The Washington Post

Democrats ask GAO to study ‘root causes’ of federal employees’ low morale


It’s well known that federal employee spirits are low, but how low?

Top Democrats on the House Oversight and Government Reform Committee and two of its subcommittees want the Government Accountability Office to find out. They have asked the GAO to study “trends in federal employee morale.”

Joe Davidson writes the Federal Diary, a column about federal government and workplace issues that celebrated its 80th birthday in November 2012. Davidson previously was an assistant city editor at The Washington Post and a Washington and foreign correspondent with The Wall Street Journal, where he covered federal agencies and political campaigns. View Archive

It doesn’t take a scientific study to know that employee morale has fallen to a bad place. Nonetheless, if the GAO decides to do the study, it could provide valuable pointers on improving the current dismal situation.

“This GAO study is exactly what we need right now,” said William R. Dougan, president of the National Federation of Federal Employees. “There is little hope for the relentless political attacks on federal employees to stop without Congress fully understanding the impact these attacks have on federal employee morale.”

In a letter sent last week to the GAO, Reps. Elijah E. Cummings (Md.), the ranking Democrat on the committee, Stephen F. Lynch (D-Mass.) and Gerald E. Connolly (D-Va.) wrote that low morale “may be compromising the federal government’s ability to serve the American people.”

Citing the recent three-year freeze on basic federal pay rates, unpaid furlough days for many workers and a partial government shutdown, the representatives began their letter with an understatement:

“The last few years have been challenging for federal employees.”

Labor and management welcomed the proposed study.

“We embrace any effort that seeks to improve the efficiency and effectiveness of the federal government,” said Patricia Niehaus, president of the Federal Managers Association. “Low morale has a significant negative impact on keeping good workers and attracting the best and the brightest to federal service.”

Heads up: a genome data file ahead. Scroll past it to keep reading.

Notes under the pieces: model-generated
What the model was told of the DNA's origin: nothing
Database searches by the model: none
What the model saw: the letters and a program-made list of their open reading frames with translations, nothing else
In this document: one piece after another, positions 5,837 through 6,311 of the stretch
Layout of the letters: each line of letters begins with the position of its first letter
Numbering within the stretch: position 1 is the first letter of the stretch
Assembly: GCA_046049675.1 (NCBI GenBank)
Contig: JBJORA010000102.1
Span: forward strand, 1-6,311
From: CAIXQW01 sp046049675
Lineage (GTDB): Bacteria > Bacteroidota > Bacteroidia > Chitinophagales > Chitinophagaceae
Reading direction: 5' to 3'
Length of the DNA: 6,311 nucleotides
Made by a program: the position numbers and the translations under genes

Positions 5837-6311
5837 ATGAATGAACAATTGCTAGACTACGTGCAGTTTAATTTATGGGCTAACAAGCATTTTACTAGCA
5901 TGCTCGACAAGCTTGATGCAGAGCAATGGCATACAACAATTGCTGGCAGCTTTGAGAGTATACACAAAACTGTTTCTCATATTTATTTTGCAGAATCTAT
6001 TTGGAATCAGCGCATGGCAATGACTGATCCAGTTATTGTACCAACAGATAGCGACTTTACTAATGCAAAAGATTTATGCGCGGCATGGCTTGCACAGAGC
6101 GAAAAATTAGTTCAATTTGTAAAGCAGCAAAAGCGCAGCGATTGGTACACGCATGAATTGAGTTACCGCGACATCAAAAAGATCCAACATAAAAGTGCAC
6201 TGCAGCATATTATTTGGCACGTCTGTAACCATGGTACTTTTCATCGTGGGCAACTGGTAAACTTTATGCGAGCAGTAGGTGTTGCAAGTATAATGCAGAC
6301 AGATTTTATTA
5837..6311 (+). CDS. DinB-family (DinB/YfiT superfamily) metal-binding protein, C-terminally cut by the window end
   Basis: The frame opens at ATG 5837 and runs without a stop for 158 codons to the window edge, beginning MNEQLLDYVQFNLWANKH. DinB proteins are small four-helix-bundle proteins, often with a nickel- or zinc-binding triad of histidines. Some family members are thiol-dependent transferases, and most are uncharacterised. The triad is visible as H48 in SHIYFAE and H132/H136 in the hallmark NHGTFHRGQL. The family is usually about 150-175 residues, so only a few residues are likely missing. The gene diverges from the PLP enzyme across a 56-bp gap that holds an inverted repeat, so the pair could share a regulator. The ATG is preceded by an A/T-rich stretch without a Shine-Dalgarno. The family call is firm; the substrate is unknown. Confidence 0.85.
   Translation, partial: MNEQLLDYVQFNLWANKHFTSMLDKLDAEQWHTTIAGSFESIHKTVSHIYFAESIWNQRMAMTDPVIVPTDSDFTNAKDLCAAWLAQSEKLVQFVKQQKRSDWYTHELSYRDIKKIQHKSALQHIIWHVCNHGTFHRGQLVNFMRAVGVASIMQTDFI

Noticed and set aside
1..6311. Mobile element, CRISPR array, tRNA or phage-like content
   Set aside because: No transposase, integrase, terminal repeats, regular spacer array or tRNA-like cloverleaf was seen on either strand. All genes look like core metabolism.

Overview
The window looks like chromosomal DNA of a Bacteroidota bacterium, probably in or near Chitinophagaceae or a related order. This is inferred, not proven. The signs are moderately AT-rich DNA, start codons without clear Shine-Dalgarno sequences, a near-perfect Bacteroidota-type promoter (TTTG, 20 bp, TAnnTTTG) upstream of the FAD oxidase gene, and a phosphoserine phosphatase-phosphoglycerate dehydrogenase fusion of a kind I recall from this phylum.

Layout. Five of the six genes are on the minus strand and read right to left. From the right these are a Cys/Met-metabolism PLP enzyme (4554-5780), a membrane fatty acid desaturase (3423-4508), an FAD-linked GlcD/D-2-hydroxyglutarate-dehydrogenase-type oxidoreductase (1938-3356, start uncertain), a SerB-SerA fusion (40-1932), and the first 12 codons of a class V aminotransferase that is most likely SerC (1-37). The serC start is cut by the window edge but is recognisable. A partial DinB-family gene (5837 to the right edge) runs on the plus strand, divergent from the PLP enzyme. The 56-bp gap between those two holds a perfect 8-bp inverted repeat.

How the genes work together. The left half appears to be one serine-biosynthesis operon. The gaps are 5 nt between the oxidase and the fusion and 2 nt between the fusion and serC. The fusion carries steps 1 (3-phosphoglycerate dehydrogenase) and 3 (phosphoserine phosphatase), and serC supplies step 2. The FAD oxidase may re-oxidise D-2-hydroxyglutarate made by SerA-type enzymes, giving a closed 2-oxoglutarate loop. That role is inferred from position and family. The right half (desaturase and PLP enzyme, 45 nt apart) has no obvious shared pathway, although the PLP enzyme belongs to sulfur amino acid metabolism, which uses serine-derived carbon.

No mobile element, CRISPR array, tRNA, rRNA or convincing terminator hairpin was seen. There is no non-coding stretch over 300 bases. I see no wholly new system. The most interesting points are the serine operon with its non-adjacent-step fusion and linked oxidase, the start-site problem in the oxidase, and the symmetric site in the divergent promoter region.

The Office of Personnel Management “always welcomes GAO’s involvement,” said OPM Director Katherine Archuleta. Spokespeople for Rep. Darrell Issa (R-Calif.), the committee chairman, did not respond to requests for comment.

The GAO, an arm of Congress, has to decide if it will do the study.

“GAO has a process it goes through to determine whether we begin work and when, and that process can take a few weeks. No decisions have been made,” said Jennifer Ashley, a GAO spokeswoman.

Although employee morale problems have been demonstrated through the OPM’s Federal Employee Viewpoint Survey (FEVS) and the Partnership for Public Service’s “Best Places to Work in the Federal Government,” a GAO study can go further than those reports.

As Max Stier, Partnership for Public Service president and chief executive, said, this is a “great request” that could provide data Congress could use to improve the federal workplace.

Congress and the administration also pay attention to the OPM and “Best Places” reports, but the requested GAO study would drill down into the reasons for poor morale and look at what could be done about it. The letter asked the GAO to examine seven questions:

“1. What have been recent trends in federal employee morale and engagement based on the Federal Employee Viewpoint Survey (FEVS) and other available data broken out by grade level, position, and other demographic attributes?

“2. To the extent that they can be determined, what are the possible root causes underlying the trends in federal employee morale and engagement?

“3. What has been the impact of federal employee morale and engagement on recruitment and retention, employee performance and productivity, and achievement of agency mission?

“4. How, if at all, are selected agencies acting on the results of their FEVS engagement measures, including incorporating key drivers of engagement into their daily management practices?

“5. To what extent is the Office of Personnel Management providing tools and other resources to help agencies improve employee engagement and do agencies find this assistance helpful?

“6. For agencies that have significantly improved employee engagement, what lessons have been learned, especially as they relate to improved individual and organizational performance?